What is the difference between the E-Mini S&P500 Cash Future (ESY00) and the closest expiring contract for the E-Mini S&P500 Future (prensently the ESU18)?


The difference is that the “Cash” future is not a real, tradeable instrument. It is simply just a reflection of the S&P 500 Index, or the “spot” price as in other commodity derivatives, which is also not a tradeable instrument in and of itself. The front month futures contract, right now ESU18, is a tradeable instrument but will not trade exactly at the index price because equity futures take into account interest rates and dividends.

This is a great article on the subject —> https://www.cmegroup.com/education/files/understanding-stock-index-futures.pdf

  • $\begingroup$ and is E-mini S&P 500 Continuous Contract an alternative expression for E-Mini S&P500 Cash Future? $\endgroup$ – user66893 Jul 22 '18 at 13:07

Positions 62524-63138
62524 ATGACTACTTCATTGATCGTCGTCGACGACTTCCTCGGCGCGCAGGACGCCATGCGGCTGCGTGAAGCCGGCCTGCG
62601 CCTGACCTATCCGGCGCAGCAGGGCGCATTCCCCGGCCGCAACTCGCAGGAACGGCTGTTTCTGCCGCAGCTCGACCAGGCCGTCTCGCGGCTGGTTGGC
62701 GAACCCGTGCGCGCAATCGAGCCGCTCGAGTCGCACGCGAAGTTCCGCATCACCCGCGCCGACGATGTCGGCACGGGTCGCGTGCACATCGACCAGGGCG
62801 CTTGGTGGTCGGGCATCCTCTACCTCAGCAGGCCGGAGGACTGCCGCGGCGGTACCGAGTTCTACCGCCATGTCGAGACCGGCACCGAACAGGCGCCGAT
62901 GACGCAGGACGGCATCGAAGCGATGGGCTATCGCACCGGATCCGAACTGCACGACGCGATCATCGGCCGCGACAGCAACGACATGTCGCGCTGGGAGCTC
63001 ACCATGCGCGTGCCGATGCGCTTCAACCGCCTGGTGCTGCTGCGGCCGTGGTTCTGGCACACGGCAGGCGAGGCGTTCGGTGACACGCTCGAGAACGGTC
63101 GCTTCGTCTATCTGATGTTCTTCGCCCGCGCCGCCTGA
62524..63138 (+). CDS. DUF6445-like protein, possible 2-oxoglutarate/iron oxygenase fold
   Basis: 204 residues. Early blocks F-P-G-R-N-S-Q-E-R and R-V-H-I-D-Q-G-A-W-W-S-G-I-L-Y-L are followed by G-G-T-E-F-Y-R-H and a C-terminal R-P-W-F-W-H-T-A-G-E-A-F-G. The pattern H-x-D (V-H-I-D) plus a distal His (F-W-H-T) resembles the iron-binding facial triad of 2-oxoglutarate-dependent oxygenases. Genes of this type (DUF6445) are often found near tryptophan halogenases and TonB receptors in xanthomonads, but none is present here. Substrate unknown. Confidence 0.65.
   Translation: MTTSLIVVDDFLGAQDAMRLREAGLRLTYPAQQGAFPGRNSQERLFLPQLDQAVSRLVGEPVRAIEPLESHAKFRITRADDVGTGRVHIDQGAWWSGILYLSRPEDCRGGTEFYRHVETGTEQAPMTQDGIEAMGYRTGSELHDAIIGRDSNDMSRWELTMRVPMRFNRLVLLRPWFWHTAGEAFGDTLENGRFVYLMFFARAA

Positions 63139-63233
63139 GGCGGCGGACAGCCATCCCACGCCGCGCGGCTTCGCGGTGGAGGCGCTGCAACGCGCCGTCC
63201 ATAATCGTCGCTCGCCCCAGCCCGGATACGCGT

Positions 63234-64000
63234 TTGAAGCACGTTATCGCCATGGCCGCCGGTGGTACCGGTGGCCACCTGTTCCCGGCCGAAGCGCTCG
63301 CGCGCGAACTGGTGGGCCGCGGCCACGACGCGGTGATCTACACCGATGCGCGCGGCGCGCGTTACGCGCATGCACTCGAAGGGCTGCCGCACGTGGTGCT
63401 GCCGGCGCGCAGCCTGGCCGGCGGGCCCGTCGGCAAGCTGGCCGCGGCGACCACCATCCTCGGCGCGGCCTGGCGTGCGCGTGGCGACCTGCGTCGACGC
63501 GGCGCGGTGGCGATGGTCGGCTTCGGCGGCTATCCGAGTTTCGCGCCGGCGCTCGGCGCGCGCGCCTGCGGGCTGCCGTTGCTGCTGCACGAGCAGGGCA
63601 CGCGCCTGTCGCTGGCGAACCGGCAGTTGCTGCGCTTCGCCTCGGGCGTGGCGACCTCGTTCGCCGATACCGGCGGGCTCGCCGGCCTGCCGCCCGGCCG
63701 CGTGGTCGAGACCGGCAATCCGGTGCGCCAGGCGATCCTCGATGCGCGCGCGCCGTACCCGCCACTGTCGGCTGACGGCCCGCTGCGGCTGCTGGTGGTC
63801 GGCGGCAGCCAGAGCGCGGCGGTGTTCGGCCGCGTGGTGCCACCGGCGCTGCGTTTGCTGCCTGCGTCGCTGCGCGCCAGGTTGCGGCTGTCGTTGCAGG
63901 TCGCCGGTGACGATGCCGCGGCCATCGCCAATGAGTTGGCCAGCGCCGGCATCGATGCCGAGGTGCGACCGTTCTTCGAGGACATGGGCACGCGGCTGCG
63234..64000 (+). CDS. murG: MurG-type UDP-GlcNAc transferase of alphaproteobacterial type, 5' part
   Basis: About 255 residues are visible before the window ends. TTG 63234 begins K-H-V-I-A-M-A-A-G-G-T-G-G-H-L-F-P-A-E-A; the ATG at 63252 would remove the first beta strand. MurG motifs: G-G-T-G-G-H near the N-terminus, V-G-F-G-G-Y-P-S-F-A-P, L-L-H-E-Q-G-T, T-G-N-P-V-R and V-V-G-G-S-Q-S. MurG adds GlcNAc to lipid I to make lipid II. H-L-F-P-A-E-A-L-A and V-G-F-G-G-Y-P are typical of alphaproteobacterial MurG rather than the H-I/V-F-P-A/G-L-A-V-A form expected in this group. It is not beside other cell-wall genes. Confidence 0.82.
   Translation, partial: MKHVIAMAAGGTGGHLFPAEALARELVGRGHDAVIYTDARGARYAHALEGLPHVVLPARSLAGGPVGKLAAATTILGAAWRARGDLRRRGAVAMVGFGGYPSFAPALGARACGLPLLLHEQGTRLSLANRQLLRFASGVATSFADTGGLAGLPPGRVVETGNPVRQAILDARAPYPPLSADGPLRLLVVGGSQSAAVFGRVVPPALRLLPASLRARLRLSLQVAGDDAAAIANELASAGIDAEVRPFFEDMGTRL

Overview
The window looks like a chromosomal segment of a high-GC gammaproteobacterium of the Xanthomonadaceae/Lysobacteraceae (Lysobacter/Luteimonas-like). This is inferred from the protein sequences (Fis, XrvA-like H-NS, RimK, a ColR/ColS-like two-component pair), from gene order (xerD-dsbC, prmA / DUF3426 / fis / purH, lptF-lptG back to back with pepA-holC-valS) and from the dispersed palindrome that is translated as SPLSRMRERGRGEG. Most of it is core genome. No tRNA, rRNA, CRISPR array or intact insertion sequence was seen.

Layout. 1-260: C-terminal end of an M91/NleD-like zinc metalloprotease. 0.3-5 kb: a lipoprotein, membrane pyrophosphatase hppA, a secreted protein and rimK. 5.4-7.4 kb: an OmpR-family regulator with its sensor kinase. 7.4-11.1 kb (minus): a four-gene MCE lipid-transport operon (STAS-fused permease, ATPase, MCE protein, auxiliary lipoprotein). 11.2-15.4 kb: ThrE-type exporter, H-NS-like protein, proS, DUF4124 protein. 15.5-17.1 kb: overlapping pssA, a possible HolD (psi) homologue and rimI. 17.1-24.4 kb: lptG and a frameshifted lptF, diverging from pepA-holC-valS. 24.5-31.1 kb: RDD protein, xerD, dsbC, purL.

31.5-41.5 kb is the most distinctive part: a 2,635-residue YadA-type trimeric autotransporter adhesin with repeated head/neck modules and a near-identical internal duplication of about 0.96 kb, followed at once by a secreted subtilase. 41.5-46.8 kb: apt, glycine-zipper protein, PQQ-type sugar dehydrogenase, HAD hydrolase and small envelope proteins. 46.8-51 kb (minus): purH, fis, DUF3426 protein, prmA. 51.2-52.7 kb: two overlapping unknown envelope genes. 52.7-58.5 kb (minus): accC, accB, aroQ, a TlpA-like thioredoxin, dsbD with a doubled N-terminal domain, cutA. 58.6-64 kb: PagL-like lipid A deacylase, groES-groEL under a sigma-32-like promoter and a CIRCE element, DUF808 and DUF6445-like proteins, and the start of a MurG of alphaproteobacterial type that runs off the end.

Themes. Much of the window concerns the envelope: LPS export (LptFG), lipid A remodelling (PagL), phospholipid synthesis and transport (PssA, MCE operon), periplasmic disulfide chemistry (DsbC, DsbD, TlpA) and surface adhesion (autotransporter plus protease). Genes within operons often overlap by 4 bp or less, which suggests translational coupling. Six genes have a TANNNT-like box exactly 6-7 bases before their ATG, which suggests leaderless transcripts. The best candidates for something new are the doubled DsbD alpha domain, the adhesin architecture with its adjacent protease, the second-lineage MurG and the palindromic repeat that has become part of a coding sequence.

• $\begingroup$ I would say no, the continuous contract is all of the front month futures contracts (which are not the same as the "cash" price) spliced together, so a continuous futures contract will not necessarily be identical to the spot price. Also, there are many ways to create a continuous contract, so that too makes it different than the "cash" future. By the way, "cash future" is a very misleading term, if it is available, you might just want to reference the index itself to avoid any confusion. $\endgroup$ – Jared Marks Jul 22 '18 at 16:28

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